America's Newspapers
Paper: Dayton Daily News (OH)
Title: GRANT BRINGS THUNDER FROM DOWN UNDER - Butler ace takes southbound route past opposing hitters
Date: April 27, 2000

VANDALIA - Submarine-style pitcher Santel Grant sinks opposing hitters with regularity.

Some pitchers boast intimidating glares, others possess overpowering fastballs and sharp-breaking curveballs. Grant, a Vandalia Butler senior, confounds batters with his down-under delivery. High school hitters don't usually see a pitch that seems to be coming from a different hemisphere.

When Grant gets down, his knuckles descend and almost scrape the mound dirt, but then they abruptly rise.

"My ball sinks and has a lot of tail to it," said the 6-foot-3, 214-pound right-hander. "When I'm on, I get a lot of groundballs. Movement and consistency are more important to me than velocity. I'm not going to strike out too many hitters. I try to be a corner artist, moving the ball in and out and working the batters."

Grant has surfaced as one of the cornerstones on the impressive Aviators staff. He owns a 5-0 record with a microscopic 0.72 ERA and 27 strikeouts in 29 innings. Joining him in the rotation are Tom Hertlein (3-0, 0.88) and Curtis Hawse (4-0, 1.40).

Together, the trio has helped fuel Butler - 14-1 after losing to Troy, 7-5, on Wednesday - to the No. 2 spot in the state Division II baseball poll. The team is on the verge of its fifth straight Greater Miami Valley Conference title with a 6-1 record.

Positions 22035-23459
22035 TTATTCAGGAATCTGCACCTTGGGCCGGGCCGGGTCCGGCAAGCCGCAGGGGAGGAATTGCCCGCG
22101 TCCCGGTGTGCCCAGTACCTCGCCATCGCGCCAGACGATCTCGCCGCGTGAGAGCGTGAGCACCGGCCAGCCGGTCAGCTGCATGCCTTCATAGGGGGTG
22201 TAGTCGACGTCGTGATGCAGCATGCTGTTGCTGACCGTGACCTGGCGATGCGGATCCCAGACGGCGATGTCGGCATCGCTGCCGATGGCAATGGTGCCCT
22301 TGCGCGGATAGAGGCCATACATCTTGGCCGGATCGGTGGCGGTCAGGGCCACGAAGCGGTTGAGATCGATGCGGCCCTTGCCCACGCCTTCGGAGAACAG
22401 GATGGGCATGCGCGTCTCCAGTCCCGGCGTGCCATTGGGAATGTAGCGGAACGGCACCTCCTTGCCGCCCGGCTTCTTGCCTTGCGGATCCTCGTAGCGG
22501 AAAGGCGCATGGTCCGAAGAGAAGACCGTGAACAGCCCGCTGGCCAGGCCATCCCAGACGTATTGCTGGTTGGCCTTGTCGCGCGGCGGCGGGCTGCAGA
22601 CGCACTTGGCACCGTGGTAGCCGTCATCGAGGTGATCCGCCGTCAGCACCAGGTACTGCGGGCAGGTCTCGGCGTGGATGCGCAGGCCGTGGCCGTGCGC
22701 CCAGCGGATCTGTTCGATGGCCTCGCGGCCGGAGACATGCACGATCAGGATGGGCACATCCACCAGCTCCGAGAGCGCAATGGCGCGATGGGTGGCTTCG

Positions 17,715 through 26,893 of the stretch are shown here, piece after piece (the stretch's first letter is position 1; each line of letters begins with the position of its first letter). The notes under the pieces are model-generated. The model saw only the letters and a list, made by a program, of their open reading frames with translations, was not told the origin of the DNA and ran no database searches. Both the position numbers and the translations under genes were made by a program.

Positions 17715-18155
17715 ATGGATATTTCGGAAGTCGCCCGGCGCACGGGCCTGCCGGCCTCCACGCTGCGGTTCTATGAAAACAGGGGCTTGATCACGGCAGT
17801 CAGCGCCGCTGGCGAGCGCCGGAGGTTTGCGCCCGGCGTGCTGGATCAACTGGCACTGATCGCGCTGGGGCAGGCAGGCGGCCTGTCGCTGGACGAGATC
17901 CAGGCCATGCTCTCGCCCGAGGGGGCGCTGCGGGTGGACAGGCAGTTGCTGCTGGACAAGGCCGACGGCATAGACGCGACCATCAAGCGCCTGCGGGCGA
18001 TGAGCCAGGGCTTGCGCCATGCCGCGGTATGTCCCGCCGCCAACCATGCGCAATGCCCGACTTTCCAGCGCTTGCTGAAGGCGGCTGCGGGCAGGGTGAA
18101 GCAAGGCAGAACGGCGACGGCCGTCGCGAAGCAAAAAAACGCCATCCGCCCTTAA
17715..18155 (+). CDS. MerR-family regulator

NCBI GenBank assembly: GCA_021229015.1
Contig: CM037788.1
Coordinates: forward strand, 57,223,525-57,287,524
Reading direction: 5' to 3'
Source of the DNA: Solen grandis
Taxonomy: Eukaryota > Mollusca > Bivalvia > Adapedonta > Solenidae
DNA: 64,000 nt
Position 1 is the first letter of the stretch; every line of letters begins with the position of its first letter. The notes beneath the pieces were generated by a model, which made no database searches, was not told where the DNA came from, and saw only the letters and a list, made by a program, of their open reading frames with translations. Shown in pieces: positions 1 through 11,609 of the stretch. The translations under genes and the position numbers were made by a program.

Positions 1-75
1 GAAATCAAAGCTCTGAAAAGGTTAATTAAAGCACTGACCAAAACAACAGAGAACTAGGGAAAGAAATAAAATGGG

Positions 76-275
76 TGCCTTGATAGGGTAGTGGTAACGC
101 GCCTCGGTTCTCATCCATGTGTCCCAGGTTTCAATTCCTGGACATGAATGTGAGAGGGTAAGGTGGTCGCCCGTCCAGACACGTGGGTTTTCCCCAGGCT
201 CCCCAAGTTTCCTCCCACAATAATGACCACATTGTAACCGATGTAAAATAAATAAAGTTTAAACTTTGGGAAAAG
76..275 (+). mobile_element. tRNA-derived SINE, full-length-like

"We're solid in every phase of the game - pitching, defense and hitting (team batting average of .373)," said Grant, a defensive end in football. "My defense is making great plays behind me. I can't survive without them."

Grant is definitely a vanishing breed on and off the mound. Known variously as "the Aussie from Down Under" and the "Cuban Nightmare" ("I'm half Spanish," he says) Grant has a loose arm and loose personality. He regales teammates with his countless impersonations, including Harry Carey.

"Santel gives batters fits because his ball is a different look coming from underneath," said Aviators coach Trent Dues. "He's very unorthodox. What I like most about him is he wants the baseball and he can pitch forever with that natural motion. There is no stress on the arm. After going seven innings, he can come back and give me two the next day. He is a free spirit. There is never a dull moment on the bus or the dugout with Santel around."

Grant adopted a sidearm delivery playing as a 10-year-old in the F Minor League in Vandalia, and went to the underhanded technique as a freshman.

"I tried to switch him to overhand one day in the gym and the ball went up high into the balcony," Dues said with a laugh. "So much for that experiment."

Grant's repertoire includes a split-finger ("a rising slurve"), change-up, a fastball that ranges from 78 to 81 mph, and, ta-da, a developing knuckleball.

Wait until the hitters see that.

* Contact Ron Jackson at (513) 743-5308 or e-mail

Copyright, 2000, Cox Ohio Publishing. All rights reserved.

Author: Ron Jackson Dayton Daily News
Section: SPORTS
Page: 3D
Copyright, 2000, Cox Ohio Publishing. All rights reserved.